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DH-L David Ortiz accepted an offer of arbitration. [12/6]

When David Ortiz and his old-player skills struggled to a .273 TAv in 2009, his chances of sticking with the Sox through 2012 seemed slim. During an impotent first half, he looked old, his bat seemed to have slowed, and scouts and statheads alike could be heard muttering that at age 33, the end was approaching. His post-break performance was an improvement, but still a pale shadow of prime Ortiz. Yet, with his age-35 season now behind him, Ortiz is not only returning to the Sox for at least another year—he’s also in line for a raise.

It always made sense for Ortiz to return to the Red Sox, though it wasn’t always clear that it would play out that way. His .322 TAv in 2011 was a perfect match for his mark during the team’s 2004 championship season, so he’s still plenty productive enough to DH for a perennial contender; in fact, he would have been a clear upgrade over any other team’s DH last season. He put his stat line together somewhat differently than he has in the past; Ortiz recorded a career-low strikeout rate, a relatively rare accomplishment for a player at his age, which helped boost his average back over .300 after a few seasons well below that nice round number. Even aside from his successful history with the team and his privileged status among Sox fans—with Jason Varitek and Tim Wakefield likely on their way out, Ortiz and Kevin Youkilis will be the only remaining links to that ’04 team—Boston was still the best fit, since any other team that signed him would have had to surrender a first-round pick, something most clubs would have been loath to do for a player of his relatively limited major-league life expectancy. Bobby Valentine's recent trip to the Dominican Republic for Ortiz's charity golf tournament, which reportedly flattered Big Papi, speaks to the depth of Boston's desire to have him back.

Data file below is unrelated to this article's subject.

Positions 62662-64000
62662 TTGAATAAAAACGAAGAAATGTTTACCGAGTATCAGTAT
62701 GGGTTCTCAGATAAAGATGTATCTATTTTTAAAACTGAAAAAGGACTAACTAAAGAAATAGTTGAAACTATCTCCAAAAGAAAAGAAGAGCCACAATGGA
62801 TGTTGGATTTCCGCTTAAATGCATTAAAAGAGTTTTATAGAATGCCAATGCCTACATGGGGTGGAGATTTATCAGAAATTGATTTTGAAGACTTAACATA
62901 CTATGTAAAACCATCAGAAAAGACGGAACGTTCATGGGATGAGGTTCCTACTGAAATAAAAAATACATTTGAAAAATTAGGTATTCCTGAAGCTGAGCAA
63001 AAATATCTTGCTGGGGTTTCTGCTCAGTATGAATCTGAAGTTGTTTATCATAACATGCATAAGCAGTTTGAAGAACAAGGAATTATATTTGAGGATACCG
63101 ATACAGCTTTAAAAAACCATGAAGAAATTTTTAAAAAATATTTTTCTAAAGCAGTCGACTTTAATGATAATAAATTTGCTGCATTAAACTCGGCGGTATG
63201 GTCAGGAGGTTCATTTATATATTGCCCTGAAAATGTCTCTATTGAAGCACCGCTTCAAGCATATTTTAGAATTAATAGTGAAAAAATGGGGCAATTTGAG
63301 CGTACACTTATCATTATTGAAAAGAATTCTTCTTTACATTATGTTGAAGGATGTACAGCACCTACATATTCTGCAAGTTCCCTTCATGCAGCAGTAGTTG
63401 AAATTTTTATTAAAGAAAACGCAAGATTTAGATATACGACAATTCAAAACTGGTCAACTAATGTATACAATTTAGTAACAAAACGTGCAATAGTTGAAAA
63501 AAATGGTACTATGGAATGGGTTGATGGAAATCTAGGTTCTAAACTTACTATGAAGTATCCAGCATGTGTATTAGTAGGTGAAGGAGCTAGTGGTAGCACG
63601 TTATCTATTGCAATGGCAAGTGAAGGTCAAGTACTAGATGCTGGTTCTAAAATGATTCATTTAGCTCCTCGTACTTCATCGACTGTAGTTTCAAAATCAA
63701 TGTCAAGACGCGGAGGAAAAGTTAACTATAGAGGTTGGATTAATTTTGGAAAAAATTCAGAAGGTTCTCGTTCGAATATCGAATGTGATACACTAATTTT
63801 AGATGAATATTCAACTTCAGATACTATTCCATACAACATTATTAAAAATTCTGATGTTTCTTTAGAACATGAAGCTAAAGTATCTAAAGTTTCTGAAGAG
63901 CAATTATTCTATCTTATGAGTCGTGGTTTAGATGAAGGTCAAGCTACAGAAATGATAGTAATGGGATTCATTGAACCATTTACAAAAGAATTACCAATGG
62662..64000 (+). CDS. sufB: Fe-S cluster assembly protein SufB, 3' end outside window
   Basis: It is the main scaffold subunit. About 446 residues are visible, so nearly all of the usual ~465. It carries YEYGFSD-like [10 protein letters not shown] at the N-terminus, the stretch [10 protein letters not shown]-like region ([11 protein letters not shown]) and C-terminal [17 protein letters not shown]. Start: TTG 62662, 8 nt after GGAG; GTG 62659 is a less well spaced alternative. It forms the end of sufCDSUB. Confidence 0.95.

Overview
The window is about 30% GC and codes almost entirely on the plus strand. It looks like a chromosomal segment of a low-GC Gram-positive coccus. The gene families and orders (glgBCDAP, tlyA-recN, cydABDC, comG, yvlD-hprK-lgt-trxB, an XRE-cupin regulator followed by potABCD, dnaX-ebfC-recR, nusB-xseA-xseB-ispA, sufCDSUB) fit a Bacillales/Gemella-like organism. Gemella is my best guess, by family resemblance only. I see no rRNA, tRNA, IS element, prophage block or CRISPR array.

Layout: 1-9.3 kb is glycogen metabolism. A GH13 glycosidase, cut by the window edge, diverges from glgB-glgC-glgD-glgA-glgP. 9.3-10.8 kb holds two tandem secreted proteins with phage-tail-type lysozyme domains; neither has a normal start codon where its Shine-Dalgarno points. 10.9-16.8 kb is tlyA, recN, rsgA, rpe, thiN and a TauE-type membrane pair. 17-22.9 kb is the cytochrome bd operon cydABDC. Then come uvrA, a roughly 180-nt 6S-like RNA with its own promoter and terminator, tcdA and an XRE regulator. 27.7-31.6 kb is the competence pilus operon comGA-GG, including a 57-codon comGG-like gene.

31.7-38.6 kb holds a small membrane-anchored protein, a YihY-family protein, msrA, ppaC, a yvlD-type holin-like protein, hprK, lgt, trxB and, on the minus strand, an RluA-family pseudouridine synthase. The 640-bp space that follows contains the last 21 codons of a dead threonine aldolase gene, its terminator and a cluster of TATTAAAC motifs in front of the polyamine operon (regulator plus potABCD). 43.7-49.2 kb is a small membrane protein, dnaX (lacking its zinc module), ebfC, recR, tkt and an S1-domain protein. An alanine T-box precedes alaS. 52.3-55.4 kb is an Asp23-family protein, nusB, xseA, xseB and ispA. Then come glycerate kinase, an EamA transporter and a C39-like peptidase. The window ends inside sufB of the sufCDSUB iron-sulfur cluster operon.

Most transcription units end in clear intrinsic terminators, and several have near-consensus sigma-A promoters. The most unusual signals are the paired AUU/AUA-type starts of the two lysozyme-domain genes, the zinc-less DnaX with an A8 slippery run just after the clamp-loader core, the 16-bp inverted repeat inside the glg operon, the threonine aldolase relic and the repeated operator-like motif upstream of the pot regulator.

As BP alum Marc Normandin observed elsewhere, even the most productive designated hitters in their mid-to-late 30s haven’t proven to be safe bets, which makes all the sense in the world given typical aging curves and the general lack of athleticism among players deemed unfit to play the field. That said, Ortiz would still like to work out a deal that would take him up to his 38th birthday. The two sides have until February to avoid arbitration and hammer out a multi-year deal. Ortiz reportedly wants $25 million, essentially an extension at his most recent annual rate, while the Red Sox would predictably prefer to give him substantially less—$18 million, to be exact. That’s a fairly large gap to bridge, but the Sox haven’t gone to arbitration since Theo Epstein took over in 2002. Granted, Epstein is no longer in charge, but it’s unlikely that his protégé Ben Cherington will break the streak with one of the team’s most popular players.

Ortiz made $12.5 million last season, so if his case were to be presented to a panel, he’d likely end up with something close to an even $15 million. That would be a high price to pay for a one-dimensional player, but the Sox would count themselves lucky to secure his services for another season without exposing themselves to any long-term risk; though Ortiz seems to have temporarily arrested his decline, the battle with advancing age isn’t one he’s going to win. If they end up having to make a two-year commitment at a lower AAV, they can console themselves by thinking about the reduced luxury tax penalties they’ll have to pay. Either way, this one should work out for both parties.

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